How Does Digital Radio Work?
Like analog radio, digital radio sends a signal through the air that a receiver captures and plays through your speakers. The main difference between the two is that digital radio doesn’t send complete information all at once. Instead, it converts the audio to digital information. Then it compresses the digital information
and transmits it in pieces.
The receiver captures these pieces of information much like it would with an analog signal. But instead of playing them, it decodes the data and pieces it together first. While this seems like an odd process, it actually makes the digital signal less likely to suffer from interference.
Analog radio is more prone to signal degradation from competing signal sources. This is why you hear a lot of static and hisses with AM and FM analog radio stations.
Digital radio doesn’t have this problem for two main reasons:
- Receivers have advanced amplifiers which help to filter out competing signals
- The digital signal is simpler, making it easier to filter out interference
Digital radio is also sent redundantly, which means your receiver can piece together the signal even if a few parts go missing along the way.
The Downsides to Digital Radio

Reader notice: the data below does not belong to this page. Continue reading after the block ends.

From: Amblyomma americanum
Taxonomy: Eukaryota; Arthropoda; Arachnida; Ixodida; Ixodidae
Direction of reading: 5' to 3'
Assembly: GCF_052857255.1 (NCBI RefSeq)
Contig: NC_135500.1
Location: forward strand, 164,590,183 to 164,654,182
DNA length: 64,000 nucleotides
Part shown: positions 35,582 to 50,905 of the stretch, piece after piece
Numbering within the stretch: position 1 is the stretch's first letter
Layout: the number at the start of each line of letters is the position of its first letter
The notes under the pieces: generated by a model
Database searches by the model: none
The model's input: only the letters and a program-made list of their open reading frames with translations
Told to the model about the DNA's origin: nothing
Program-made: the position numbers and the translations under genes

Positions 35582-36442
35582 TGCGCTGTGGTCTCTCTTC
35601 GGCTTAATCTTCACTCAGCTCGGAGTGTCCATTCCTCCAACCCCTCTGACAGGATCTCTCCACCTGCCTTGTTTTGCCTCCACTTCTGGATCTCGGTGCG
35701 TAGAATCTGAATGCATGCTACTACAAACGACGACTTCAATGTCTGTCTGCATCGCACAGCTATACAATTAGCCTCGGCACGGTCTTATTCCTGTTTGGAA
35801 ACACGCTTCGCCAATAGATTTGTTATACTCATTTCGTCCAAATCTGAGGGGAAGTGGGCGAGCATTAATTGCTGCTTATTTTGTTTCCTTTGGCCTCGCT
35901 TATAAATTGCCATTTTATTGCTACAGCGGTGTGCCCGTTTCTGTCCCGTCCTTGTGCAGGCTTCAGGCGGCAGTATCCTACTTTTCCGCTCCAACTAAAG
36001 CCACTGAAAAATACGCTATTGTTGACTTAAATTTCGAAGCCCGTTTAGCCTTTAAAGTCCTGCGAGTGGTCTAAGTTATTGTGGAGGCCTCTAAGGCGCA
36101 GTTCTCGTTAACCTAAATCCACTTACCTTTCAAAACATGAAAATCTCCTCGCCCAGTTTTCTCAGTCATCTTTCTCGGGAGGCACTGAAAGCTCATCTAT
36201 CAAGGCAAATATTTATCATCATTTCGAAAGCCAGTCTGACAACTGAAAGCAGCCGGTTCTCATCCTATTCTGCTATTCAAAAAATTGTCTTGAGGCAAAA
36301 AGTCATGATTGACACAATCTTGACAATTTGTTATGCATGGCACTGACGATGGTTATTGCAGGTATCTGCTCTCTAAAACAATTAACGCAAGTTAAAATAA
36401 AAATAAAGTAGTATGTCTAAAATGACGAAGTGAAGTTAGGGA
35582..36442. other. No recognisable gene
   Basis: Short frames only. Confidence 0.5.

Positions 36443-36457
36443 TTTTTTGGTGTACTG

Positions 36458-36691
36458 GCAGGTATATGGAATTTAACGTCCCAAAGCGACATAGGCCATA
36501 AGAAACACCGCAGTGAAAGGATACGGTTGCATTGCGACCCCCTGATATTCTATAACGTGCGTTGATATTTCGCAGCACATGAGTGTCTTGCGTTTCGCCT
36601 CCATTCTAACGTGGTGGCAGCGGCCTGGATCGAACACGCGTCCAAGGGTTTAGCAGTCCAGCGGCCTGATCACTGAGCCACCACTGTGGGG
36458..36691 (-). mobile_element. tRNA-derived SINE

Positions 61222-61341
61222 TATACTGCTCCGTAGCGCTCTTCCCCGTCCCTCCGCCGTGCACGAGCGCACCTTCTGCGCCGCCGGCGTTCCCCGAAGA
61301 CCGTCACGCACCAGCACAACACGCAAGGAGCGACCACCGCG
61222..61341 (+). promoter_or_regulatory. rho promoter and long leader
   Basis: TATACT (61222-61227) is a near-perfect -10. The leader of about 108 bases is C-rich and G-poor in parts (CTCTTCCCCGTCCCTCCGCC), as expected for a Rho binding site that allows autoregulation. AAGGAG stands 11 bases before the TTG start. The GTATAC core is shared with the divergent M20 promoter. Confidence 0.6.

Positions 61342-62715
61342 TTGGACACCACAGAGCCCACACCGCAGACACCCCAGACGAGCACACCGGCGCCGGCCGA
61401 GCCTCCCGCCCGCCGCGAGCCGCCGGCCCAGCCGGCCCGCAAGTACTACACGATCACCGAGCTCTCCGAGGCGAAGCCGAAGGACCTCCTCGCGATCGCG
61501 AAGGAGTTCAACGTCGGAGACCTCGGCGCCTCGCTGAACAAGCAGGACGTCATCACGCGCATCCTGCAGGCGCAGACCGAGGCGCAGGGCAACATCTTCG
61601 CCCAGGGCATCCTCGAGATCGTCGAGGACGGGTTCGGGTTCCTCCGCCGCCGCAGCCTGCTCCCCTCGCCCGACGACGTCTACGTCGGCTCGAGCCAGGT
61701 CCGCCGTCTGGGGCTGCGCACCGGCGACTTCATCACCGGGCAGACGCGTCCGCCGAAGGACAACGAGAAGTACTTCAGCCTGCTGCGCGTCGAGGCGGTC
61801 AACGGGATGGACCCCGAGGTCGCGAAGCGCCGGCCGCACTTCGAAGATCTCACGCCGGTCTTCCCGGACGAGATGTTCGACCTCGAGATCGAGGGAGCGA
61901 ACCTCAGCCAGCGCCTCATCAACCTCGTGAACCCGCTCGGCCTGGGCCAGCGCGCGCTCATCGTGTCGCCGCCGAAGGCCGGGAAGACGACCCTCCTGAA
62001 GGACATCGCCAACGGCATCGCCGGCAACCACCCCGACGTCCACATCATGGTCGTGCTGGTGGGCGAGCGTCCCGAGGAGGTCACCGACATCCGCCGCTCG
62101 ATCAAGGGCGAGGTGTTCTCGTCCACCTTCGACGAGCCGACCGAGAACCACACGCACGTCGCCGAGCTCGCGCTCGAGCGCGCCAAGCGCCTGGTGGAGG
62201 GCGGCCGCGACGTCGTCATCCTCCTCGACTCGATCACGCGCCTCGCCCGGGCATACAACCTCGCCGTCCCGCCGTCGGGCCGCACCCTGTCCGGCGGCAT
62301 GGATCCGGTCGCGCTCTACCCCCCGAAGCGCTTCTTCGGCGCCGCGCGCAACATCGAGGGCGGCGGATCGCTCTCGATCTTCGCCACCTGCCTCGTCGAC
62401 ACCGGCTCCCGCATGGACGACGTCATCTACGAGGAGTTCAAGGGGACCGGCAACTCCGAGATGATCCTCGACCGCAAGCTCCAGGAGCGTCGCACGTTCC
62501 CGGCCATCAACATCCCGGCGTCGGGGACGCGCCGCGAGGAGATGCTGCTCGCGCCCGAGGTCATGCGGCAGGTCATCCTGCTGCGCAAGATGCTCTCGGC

Digital radio isn’t perfect. One of the biggest downsides is that when the signal gets too bad, you lose it completely. In contrast, with analog radio, you can still listen to the fuzzy signal and put up with bad reception. That’s not an option for digital.
As we mentioned above, digital radio drops out completely when the signal gets too weak. This means you’re more likely to lose a station as you move too far.
Another problem with digital radio is the lag caused by transmitting the audio signal in pieces, and then re-constructing them before playback. If you have a digital radio, put it next to an analog radio and tune them to the same station. You’ll notice a significant delay in the digital radio.
Finally, you can’t retrofit analog radios to work with digital. That means you’d need to upgrade your receiver, car stereo, or boombox to take full advantage of digital radio. Luckily, there are tuners, adapters, and smartphone radio transmitters
available if you want to avoid the expense of a full upgrade.
When Will Analog Radio Die?
There’s no confirmed timeline for analog radio to die out completely. In fact, there are plenty of reasons to keep it operational in some capacity. Especially since analog radio is more useful in an emergency situation. But a mainstream shift to digital radio is already taking place.
Most major radio stations already emit their programs for analog and digital radios, and most new cars and radio systems are designed to work with digital. It’s only a matter of time until you find yourself with more digital radio options than analog, at which point you may as well make the switch yourself.
Chances are, you can already listen to some digital radio stations on your phone. Just check out these digital radio apps
to get started.